Finally we were sent to the booth of a different carrier, where the ticket agent assured me he had a bus leaving for my destination in two hours. I tipped the man in the poncho generously, feeling like a gringo douche bag. Then I bought a ticket for the equivalent of five bucks and waited vigilantly for the bus. It arrived a few hours later, and I settled into a seat. I had no idea how long the ride would be. We left the station and passed through miles of dingy urbanism and industry before merging onto the main highway.
The cabin of the bus was a bubble of climate controlled comfort rolling through a vast agricultural valley walled in by high mountains. It was reminiscent of the Salinas Valley in California, but on a much grander scale. Winter held the countryside firmly in its grasp. All was dormant, barren, waiting for spring. Sleeping vineyards hemmed in by skeletal rows of trees sat etched against mountain snows. Wood smoke drifted from the chimneys of stone farmhouses. Each rural vignette would repeat over and over as we rolled south through the endless valley: another vineyard, another farmhouse, another row of naked trees. The repetition of the landscape was hypnotic, lulling me into a trancelike, haunted sleep. Memories of my dad transformed themselves into mournful dreams.
I woke up as we went through a large town. I hadn’t eaten anything in many hours. I opened the box of crackers I’d stashed in my backpack and forced a few down. Twenty-three hours of travel relieved only by a few hours of sleep left me physically and emotionally exhausted. The events of the past few days slammed into my consciousness with brutal clarity.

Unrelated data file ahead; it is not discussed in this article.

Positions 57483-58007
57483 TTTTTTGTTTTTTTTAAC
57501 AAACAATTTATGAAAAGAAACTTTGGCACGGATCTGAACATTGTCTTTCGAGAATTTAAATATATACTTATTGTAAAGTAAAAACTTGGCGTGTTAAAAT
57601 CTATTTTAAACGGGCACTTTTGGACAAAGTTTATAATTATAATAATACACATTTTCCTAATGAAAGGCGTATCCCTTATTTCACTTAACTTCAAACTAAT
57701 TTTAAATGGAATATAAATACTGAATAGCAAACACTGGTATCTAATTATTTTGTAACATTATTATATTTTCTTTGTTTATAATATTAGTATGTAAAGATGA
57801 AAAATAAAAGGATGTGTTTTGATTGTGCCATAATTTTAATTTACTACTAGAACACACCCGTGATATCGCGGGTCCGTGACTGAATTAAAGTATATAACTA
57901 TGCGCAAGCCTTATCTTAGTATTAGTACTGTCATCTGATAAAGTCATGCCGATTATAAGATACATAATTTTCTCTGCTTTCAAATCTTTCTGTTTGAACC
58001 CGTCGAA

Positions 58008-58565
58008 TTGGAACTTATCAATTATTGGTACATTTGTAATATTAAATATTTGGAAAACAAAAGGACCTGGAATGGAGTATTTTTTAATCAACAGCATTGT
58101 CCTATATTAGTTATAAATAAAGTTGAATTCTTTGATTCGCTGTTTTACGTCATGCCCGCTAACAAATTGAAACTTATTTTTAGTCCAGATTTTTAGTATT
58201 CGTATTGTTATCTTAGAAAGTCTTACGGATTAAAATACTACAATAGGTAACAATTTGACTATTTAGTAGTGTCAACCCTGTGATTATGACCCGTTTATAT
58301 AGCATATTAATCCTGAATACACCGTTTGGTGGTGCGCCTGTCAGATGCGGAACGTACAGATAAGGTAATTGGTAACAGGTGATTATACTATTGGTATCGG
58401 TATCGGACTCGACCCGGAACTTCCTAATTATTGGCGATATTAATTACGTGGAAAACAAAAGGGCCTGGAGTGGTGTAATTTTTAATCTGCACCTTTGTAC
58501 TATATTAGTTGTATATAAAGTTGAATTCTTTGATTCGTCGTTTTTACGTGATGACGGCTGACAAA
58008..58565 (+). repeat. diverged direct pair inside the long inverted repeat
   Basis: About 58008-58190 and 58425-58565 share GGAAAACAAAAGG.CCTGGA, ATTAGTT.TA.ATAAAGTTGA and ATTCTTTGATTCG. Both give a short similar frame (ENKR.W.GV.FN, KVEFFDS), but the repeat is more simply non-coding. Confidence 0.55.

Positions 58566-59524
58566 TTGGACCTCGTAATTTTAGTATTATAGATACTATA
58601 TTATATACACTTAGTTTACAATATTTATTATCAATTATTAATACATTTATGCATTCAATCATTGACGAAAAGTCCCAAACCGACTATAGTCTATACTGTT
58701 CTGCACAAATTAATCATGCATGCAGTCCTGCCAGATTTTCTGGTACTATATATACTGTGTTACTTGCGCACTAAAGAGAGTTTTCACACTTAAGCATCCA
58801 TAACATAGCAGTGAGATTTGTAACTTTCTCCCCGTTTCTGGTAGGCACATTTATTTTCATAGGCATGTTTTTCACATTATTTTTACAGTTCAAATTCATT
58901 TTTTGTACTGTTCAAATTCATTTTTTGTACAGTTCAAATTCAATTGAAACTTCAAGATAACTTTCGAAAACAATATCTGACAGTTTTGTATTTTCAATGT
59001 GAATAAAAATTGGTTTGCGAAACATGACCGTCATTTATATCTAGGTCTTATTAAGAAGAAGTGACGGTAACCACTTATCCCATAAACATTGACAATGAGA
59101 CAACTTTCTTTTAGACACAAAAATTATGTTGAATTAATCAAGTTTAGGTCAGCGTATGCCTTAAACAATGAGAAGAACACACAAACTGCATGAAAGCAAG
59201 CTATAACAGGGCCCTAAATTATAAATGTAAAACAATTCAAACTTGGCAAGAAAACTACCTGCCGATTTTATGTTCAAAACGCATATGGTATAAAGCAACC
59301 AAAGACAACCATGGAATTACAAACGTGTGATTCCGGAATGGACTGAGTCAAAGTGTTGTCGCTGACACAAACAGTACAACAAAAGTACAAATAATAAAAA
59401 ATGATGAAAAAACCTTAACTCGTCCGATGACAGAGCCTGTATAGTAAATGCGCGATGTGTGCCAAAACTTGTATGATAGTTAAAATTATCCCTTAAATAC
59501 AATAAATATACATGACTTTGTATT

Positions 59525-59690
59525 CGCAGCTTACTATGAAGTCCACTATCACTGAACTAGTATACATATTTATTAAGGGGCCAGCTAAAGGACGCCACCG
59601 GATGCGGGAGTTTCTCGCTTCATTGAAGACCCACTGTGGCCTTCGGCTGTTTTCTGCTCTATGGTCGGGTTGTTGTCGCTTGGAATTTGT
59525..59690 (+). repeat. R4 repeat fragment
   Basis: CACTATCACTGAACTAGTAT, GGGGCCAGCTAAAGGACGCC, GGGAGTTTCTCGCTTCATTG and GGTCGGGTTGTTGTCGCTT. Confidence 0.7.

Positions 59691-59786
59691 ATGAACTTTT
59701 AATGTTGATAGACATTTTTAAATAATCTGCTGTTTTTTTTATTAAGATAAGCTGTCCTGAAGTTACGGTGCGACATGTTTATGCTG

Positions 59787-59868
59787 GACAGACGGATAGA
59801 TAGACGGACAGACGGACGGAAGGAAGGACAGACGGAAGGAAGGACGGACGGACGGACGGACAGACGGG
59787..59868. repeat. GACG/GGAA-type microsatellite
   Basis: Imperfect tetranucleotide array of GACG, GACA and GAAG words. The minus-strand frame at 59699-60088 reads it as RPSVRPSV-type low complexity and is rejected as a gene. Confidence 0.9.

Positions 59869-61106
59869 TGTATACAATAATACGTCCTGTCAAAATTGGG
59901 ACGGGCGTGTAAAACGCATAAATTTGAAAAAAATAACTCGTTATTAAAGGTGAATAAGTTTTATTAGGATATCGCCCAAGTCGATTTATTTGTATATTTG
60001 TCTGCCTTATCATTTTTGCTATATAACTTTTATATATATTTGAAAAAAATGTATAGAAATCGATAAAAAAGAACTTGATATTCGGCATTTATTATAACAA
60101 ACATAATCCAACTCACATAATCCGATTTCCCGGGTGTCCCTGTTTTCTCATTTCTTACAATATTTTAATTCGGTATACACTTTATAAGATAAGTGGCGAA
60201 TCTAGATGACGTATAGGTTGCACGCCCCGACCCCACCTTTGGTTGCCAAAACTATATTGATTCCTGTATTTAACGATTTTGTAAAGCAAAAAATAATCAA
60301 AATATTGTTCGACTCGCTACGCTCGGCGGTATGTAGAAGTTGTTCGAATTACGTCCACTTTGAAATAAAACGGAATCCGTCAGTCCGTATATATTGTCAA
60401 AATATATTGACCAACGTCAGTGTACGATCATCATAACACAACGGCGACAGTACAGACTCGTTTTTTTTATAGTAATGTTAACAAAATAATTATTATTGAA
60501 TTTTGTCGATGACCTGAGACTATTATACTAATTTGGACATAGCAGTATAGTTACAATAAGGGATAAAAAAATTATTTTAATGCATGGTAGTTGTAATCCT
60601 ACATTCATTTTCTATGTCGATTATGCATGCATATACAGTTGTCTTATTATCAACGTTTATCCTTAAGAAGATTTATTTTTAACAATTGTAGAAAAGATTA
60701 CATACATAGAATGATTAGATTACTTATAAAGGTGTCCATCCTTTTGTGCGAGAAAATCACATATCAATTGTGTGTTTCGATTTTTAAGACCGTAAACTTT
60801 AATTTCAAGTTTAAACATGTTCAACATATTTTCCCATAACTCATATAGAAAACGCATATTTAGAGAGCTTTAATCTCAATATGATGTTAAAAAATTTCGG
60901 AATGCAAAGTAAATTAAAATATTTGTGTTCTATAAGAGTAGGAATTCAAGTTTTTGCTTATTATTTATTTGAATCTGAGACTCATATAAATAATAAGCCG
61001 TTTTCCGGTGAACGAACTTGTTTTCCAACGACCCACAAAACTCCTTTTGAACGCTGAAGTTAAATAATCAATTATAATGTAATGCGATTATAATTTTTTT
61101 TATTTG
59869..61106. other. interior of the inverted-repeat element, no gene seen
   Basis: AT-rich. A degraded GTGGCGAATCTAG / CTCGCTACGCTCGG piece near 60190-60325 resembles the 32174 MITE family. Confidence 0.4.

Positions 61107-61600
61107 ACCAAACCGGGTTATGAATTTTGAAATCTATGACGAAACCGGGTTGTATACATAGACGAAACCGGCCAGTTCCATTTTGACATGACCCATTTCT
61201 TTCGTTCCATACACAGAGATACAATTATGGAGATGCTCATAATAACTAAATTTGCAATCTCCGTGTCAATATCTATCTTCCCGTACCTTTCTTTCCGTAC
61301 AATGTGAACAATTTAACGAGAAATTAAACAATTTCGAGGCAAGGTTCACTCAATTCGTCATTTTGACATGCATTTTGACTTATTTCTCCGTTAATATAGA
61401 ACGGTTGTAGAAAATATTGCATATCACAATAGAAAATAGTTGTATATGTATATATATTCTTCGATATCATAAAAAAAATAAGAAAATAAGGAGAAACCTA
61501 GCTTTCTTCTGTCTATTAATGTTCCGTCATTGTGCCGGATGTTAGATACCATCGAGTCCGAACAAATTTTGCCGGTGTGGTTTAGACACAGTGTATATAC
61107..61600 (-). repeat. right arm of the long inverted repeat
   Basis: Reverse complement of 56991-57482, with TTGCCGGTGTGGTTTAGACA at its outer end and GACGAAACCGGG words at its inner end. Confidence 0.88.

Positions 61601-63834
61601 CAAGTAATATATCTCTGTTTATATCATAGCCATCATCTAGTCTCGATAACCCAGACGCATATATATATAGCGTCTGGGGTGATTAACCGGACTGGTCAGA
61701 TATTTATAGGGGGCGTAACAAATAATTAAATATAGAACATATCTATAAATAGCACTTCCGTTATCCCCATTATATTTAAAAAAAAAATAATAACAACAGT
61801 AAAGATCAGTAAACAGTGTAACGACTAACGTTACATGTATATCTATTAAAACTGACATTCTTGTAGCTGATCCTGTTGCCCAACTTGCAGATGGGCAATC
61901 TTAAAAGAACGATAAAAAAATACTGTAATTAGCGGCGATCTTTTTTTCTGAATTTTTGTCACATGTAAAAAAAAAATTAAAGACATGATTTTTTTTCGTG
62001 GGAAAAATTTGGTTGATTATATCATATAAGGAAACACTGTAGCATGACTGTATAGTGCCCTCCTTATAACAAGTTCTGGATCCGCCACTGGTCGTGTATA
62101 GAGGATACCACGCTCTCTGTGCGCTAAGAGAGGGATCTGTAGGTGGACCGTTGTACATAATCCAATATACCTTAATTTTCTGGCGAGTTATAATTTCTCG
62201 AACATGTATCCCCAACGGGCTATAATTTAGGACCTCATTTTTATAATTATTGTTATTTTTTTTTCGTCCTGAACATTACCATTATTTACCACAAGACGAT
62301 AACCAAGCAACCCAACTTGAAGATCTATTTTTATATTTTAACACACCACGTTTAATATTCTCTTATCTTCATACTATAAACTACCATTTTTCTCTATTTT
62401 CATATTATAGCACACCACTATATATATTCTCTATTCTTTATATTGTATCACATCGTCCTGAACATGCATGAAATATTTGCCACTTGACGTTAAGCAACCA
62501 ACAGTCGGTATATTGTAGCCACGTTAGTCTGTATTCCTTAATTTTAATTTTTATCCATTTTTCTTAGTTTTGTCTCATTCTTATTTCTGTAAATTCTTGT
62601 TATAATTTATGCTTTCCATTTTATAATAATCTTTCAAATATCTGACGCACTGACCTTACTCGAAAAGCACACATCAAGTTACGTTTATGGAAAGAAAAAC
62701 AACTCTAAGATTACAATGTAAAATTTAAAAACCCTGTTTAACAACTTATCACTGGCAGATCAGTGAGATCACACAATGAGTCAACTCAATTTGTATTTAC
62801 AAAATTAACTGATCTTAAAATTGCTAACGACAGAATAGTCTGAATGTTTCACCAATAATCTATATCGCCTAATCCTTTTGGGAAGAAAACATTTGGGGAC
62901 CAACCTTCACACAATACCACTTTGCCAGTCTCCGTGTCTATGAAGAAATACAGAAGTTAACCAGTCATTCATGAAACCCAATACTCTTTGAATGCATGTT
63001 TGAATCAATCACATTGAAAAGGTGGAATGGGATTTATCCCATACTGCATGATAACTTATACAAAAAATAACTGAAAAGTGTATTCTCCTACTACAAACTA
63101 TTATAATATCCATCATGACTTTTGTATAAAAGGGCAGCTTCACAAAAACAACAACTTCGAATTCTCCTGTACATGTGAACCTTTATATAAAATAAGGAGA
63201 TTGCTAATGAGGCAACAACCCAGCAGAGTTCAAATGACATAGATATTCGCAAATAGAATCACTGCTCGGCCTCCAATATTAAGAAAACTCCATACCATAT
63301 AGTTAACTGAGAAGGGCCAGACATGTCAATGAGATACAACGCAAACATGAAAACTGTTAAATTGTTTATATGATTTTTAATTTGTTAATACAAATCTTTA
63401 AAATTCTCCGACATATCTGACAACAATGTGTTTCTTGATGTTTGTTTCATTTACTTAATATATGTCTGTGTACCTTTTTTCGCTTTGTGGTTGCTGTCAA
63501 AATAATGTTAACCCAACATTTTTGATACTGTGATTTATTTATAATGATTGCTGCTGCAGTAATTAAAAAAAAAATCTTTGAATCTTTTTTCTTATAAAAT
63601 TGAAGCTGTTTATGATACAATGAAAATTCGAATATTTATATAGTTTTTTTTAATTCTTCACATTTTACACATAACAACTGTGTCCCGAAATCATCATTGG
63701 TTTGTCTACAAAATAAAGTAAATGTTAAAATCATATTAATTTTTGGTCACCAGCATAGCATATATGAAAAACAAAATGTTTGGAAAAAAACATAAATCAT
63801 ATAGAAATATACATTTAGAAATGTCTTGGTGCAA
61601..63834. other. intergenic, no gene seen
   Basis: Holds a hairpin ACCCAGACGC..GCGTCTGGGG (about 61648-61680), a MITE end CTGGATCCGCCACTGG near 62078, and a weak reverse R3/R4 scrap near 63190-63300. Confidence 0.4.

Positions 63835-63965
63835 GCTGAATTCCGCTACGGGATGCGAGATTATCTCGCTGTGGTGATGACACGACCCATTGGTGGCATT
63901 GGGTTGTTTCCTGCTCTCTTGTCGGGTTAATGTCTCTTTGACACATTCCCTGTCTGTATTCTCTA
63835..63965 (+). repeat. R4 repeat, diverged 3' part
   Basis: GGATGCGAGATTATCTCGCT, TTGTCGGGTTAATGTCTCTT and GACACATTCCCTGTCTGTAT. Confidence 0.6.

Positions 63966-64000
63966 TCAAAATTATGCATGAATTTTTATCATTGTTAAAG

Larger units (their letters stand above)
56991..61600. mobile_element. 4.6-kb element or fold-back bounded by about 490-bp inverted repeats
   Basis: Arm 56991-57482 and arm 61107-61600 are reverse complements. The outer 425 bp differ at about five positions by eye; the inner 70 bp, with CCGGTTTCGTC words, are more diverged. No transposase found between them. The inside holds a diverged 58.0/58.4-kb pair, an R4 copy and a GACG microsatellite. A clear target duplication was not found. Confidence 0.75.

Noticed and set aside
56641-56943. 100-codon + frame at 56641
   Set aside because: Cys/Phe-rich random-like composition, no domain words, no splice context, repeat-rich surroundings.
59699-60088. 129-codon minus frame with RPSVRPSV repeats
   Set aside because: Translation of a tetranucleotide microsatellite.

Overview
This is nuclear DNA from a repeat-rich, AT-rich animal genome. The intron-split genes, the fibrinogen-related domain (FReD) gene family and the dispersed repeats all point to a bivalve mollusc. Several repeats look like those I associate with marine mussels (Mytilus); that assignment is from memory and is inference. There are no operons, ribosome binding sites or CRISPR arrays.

My father was dead. The isolation of my circumstances suddenly felt overwhelming. I had no way of communicating with anyone. I pondered how strange it was that, at a time when I should be surrounded with friends and family, I was suddenly thousands of miles away from them. I didn’t even know exactly where Ryan and Burch were staying, and I had no way to reach them. All I could think about was my dad. There was no filter, no buffer, no one to talk to.
Later I realized that this was a blessing. I was able to mourn, alone, in a completely strange and unfamiliar place, free of any pre-existing emotional or sentimental triggers. All I had were thoughts and memories, and the brooding desolation of winter. More words from Allende floated through my mind: “Roots are not in a landscape or a country or a people, they are inside you.”
Many hours later the bus turned off the main highway and headed west. A faint, watery sun hung low on the horizon, barely visible behind a veil of cirrus cloud. We went through little villages and past more farms and vineyards. Then we started up a grade into the coastal mountains, thickly forested with pines. We topped a high pass and began descending though a rugged gorge, emerging high on a ridge. In the distance I could see the ocean, ribbed with long, dark lines of groundswell. In an instant, the setting sun broke fully clear of the clouds and flooded the world with golden, radiant light.
Night fell as we reached the coast. We passed through fishing villages and more farm towns. By this time I was so hungry and tired I’d given up hope that my town would ever appear. Finally I asked the driver if we were still going to my destination. He assured me we were and, about an hour later, we came to the end of the line.
It was a dark little station. The night was bitter cold and getting even colder. There was no moon, but a billion winking diamonds lay strewn across an inky black tapestry in the sky. I’d never seen so many stars. I ate the last of my crackers and prepared to sleep on the ground in my board bag. I had no plan other than to somehow try to get some sleep and find some food in the morning. I’d abandoned all hope of connecting with my friends that evening.